Native actress, veteran television host, professional lawyer and mom of four Stacey Thunder has not shown any signs of slowing down since her starring role in the Jingle Dress, alongside Chaske Spencer.
She will be traveling to the Sundance Film Festival with Heather Rae this Saturday to cover the festival and Sundance’s Native American and Indigenous Film program. In a conversation with ICTMN, Thunder talked about her experiences in the media industry, including her newest online news series, Indigenous With Stacey Thunder, and how a lawyer and mom of four can continue to serve as an amazing and sacred voice for Indian Country.
You are also producing a web series entitledIndigenous With Stacey Thunder.What has the response been to your series so far?
Well, nobody has said anything negative. (laughs) The response has been amazing and positive overall. I’ve received many comments such as, ‘this is a great way to tell a story, thank you for getting our stories out there, the episodes look so cool…’’. I’ve also been invited by leaders and other folks to visit their homelands to cover their stories.
Also, one thing I like about the response to the first episode was that some of my non-Native friends (and a lot of non-Native viewers) who did not know anything about the mascot issue, (of the Washington Redskins football team) and were really blown away with that new knowledge.
I was like, ‘Well now you know, and that’s great!!’ (laughs) It just confirms that we are doing something good, to help change perceptions and break down stereotypes, and turn those into something positive.
I have been doing television for almost 12 years, and I’m always grateful to be a part of or a conduit to sharing our stories. “Indigenous” is an online series so we hope that these stories will have a global reach, and that they will inspire other Indigenous peoples to tell stories on their own platforms as well.
What is the importance of bringing awareness to Indigenous issues to the world?
There are a lot of reasons because it can be complex, but I think it’s important to have a voice. For too long our people have been treated unfairly and negatively portrayed, and I’d love to help change that. When others hear our voices and get to truly know us and our stories, wisdom, and issues, then those misconceptions or any negative (or lack of) information will hopefully disappear and perceptions will shift into a positive and loving one. I’d love to see that in my lifetime, and I certainly hope that for my children.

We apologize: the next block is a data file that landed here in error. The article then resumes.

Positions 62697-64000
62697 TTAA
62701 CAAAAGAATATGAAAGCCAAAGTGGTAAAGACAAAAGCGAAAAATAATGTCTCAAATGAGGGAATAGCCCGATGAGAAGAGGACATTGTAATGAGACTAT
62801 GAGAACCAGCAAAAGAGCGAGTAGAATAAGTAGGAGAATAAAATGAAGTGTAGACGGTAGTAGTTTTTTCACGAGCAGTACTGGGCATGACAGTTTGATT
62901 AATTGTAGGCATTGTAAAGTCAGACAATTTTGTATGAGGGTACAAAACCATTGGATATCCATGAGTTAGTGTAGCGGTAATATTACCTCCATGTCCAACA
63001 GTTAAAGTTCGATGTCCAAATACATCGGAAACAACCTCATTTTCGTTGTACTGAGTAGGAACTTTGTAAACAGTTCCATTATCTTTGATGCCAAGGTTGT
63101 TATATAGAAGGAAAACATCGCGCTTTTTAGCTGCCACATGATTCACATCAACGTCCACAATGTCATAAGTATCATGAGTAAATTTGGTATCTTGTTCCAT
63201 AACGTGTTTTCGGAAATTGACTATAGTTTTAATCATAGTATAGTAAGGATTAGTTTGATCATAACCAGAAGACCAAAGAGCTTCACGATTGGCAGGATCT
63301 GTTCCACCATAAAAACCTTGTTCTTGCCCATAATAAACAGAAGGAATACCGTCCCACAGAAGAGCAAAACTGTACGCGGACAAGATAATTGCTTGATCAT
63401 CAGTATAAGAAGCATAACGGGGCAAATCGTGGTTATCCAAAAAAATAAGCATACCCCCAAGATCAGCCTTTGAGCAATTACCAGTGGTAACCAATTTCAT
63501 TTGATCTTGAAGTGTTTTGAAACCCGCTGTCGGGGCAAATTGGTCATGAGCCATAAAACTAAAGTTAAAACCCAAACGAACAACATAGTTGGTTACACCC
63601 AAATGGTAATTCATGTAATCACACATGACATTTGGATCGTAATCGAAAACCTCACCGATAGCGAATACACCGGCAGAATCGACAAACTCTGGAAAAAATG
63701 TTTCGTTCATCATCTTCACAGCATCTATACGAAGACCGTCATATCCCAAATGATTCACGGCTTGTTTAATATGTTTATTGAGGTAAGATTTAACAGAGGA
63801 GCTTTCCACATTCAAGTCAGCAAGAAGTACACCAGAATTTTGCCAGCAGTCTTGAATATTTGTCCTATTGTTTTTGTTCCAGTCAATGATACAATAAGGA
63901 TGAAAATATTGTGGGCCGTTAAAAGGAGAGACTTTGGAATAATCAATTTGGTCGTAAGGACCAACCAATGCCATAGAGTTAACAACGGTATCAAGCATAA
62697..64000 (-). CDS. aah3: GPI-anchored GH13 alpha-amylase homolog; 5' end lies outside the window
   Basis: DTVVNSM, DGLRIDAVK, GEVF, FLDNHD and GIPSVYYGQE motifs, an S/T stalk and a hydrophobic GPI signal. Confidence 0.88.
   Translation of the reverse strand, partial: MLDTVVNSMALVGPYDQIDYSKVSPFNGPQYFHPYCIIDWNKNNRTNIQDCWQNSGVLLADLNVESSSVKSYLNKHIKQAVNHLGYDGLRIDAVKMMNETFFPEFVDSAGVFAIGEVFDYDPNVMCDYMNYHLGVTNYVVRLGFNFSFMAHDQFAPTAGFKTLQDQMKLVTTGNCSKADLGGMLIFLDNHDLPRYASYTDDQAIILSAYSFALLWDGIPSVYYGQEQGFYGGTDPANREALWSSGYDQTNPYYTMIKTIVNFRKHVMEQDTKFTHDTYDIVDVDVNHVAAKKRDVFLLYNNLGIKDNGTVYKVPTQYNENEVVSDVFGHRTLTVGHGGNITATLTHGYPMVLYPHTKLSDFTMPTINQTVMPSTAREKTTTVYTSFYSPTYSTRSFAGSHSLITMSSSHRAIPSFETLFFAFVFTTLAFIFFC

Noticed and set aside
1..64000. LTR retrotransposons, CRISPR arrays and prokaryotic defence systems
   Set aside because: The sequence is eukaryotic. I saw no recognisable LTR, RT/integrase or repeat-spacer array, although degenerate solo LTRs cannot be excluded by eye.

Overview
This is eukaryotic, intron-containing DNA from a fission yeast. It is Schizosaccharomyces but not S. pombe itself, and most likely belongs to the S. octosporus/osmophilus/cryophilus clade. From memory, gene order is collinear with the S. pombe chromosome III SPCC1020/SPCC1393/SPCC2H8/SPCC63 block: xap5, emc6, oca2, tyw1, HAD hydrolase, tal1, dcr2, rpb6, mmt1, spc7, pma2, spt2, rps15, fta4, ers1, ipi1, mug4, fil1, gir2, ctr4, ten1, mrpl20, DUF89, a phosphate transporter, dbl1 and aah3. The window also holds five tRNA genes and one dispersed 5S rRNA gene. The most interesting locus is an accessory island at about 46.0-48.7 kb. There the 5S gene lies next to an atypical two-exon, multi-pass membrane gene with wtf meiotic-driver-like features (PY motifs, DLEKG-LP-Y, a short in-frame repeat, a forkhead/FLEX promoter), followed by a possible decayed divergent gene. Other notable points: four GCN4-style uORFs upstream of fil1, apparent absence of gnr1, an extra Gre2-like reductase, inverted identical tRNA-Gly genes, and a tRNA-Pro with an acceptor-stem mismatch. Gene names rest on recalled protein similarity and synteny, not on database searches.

Are there issues you’d like to address that you haven’t yet?
Yes, definitely! As you asked that question, my mind exploded with so many thoughts all at once! (laughs) There are so many issues I’d love to cover, but I think one example, is to share our ancient wisdom as stewards of the land, which is incredibly important. For example, one great leader in this effort is the Shakopee Mdewakanton Sioux Community. They have great healthy food and green initiatives that not only serve their community but the surrounding areas.
Along the same lines is the importance of health and fitness in our youth, and what the Nike N7 Fund does to help our youth achieve healthy lifestyles. Other examples are the violence against Native women, and everything and anything that will share the true history, issues, and stories of Indigenous peoples.
Who is Stacey Thunder?
I always like to say I am a person with multiple hats….I’m a mother of two girls and two boys ranging from ages 15 to 4, a lawyer, producer, host and actress. My life has been crazy busy, but I just keep going because I’m doing what I love. I hope that by doing this, it teaches my children they can do whatever they want to do in their lives – that they don’t have to choose only one thing, but can do whatever they are passionate about. They are all so creative, and I always encourage them to tap into their individual forms of art and story-telling.
I’m also the oldest of eight children, and already at this point in my life, I am the matriarch of mom’s side of the family. My father, who is from Red Lake, is a retired Minneapolis police officer, and my mother, who is from Lac Courte Oreilles, mostly stayed home to take care of us and later worked as a receptionist at Upper Midwest American Indian Center in Minneapolis. My family is incredibly important to me, and I’m always grateful for their love and support.
Anything we missed?
The Shakopee Mdewakanton Dakota, who have been supportive since the beginning of my television career, and Vision Maker Media have both made it possible to do Indigenous. They share the passion to get our stories out there, and I am thankful for that.